Who is at Fault in Bike Accidents with Cars?

Biking in the city is often easier than driving, but with New York traffic, bike accidents are always a risk. There is no single rule that always makes drivers or bikers responsible for accidents, and the question of fault often comes down to who was following the rules. In many situations, both parties are partially at fault – and deciding who ultimately pays is a question for the insurance company or the jury. If you have been injured in a car accident or a bike accident in New York City, the Queens personal injury attorneys at Sullivan and Galleshaw may be able to help you get the compensation you deserve.

Is the Bike or Car at Fault?

Many people do not fully understand bike laws in New York City, even if they ride bikes every day. Bicycles have all the same rights and responsibilities as vehicles in New York City, and N.Y.C. Traffic Rule § 4-02(a) states that all traffic laws are applicable to cyclists as well as cars.

The first big problem for cyclists in following these rules is often figuring out where it’s safe to ride. N.Y.C. Traffic Rule § 4-07(c)(3) prohibits anyone over 12 years old from riding their bike on a sidewalk, and N.Y.S. Vehicle and Traffic Law § 1231 agrees with this rule. Not only is this against the law, it’s simply unsafe. Cars are often looking for fast-moving vehicles in the street, not on sidewalks. That automatically increases the risk of an accident.

On the other hand, driving in the road can be incredibly unsafe, too. Most of the time, bike lanes are filled with parked cars, suddenly-opening car doors, or other obstacles. Since N.Y.C. Traffic Rule § 4-12(p) requires bikers to use the bike lane, if there is one, this might be a completely ridiculous request.

Cars also must respect bikes as though they are other cars. This means using a signal when passing, giving them the proper space, allowing them to use a full lane of travel (where there is no bike lane), and allowing them to make turns when safe. It is absolutely incorrect that the street is for cars only – and drivers must share the road. queens personal injury attorneys - Who is at Fault in Bike Accidents with Cars?

Common accidents between bikes and cars occur in specific scenarios, and these often have a standard rule on who is at fault:

  • It is usually a driver’s fault if they hit a cyclist by opening their car door.
  • It is usually a cyclist’s fault if they cause an accident by running a red light.
  • It is usually a driver’s fault if they hit a cyclist traveling in the same lane and direction by making a right turn without signaling.
  • It is usually a cyclist’s fault if they “skitch” or otherwise hold onto a moving car in violation of N.Y.s. Vehicle and Traffic Law § 1233.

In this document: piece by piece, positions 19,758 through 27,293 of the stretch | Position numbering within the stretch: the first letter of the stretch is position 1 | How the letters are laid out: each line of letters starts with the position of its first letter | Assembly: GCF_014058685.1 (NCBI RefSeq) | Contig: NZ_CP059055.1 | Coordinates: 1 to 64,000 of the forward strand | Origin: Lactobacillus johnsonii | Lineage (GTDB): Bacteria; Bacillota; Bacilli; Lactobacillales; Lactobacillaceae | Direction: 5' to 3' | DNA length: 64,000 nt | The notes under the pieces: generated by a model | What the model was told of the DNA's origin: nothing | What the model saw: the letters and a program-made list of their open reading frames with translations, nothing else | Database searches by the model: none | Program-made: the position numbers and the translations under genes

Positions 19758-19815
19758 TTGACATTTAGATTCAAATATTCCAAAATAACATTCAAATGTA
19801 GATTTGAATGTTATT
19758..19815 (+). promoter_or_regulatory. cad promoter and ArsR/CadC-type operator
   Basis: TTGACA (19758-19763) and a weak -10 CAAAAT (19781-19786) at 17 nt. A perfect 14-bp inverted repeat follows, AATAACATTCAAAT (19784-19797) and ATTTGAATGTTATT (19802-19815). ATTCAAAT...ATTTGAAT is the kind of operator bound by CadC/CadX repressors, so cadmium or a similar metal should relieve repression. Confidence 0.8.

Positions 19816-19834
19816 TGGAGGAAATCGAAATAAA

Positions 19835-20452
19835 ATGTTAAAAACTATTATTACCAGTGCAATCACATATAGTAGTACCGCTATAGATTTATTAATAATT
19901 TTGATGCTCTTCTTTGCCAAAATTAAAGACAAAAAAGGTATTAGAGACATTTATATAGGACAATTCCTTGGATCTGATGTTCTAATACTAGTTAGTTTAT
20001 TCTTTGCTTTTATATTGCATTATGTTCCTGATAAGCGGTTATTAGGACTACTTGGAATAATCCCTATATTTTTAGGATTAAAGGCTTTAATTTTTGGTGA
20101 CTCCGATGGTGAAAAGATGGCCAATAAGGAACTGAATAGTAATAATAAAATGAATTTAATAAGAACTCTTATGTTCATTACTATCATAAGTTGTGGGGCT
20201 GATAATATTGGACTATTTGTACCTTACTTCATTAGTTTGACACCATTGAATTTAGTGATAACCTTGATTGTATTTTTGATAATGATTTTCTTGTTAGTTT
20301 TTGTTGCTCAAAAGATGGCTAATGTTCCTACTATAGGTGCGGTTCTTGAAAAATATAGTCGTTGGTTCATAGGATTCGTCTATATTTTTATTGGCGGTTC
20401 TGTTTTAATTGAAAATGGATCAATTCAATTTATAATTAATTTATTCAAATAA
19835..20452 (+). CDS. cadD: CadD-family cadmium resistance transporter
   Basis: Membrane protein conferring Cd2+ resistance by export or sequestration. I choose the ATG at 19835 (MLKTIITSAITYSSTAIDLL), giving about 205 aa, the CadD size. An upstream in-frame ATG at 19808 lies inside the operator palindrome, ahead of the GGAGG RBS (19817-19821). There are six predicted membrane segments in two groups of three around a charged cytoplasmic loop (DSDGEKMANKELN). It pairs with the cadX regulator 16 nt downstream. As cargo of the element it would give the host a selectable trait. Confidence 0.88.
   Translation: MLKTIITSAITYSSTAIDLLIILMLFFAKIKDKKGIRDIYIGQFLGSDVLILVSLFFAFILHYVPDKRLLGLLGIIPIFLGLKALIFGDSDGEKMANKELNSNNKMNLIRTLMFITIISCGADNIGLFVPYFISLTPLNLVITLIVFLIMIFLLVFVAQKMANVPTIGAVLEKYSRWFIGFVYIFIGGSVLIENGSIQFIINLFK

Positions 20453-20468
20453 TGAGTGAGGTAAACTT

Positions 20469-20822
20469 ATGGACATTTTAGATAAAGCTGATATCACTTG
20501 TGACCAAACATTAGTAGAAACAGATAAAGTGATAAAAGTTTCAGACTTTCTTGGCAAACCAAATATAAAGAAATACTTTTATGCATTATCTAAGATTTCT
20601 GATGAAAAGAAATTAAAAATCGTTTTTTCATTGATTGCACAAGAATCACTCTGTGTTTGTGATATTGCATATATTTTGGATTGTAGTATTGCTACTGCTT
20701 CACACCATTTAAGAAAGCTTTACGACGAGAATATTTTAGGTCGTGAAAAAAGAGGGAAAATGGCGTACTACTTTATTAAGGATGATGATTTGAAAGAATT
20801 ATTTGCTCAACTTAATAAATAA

• It is usually a driver’s fault if they fail to give a cyclist enough space when passing.

In general, think of an accident between a bike and a car the same as any accident between two cars; if someone broke the law and caused an accident, the accident is likely their fault.

Can Cyclists Recover for Injuries that are Their Fault?

Unlike accidents between two cars, bicycles offer little to no protection from car accidents. Helmets are great safety devices – and all cyclists should wear helmets – but in a bike and car accident, the cyclist is often the injured party. If the cyclist caused the accident, though, how can they recover for their injuries?

Often, both parties might be partially at fault for an accident. Imagine, for instance, a car running a red light and crashing into a cyclist in the crosswalk. While the cyclist should not be riding in the crosswalk or on the sidewalk, the car should not be running a red light. In a case like this, the car is likely more at fault than the cyclist. queens bike and car accident lawyers - Who is at Fault in Bike Accidents with Cars?

Because New York decides court cases with a “pure comparative negligence” doctrine, an injured plaintiff can recover from the defendant, even if they were partially at fault. This rule reduces a plaintiff’s damages by the percentage that they were at fault. That means that if the cyclist and driver were each 50% at fault, the cyclist can recover 50% of the damages they would otherwise be entitled to; if the cyclist was 75% at fault, the cyclist can still recover the other 25% of the damages. Since the driver is usually unharmed, this is great news for an injured cyclist, but might be bad news for a driver.

Personal Injury Attorney in Queens, NY

The lawyers at Sullivan and Galleshaw represent injured victims to help them get the compensation they need for medical bills, lost wages, and pain and suffering. If you were injured in an accident between a car and a bike – whether you were the driver or the cyclist – we might be able to take your case. Call (877) 311-HURT today for a free consultation.


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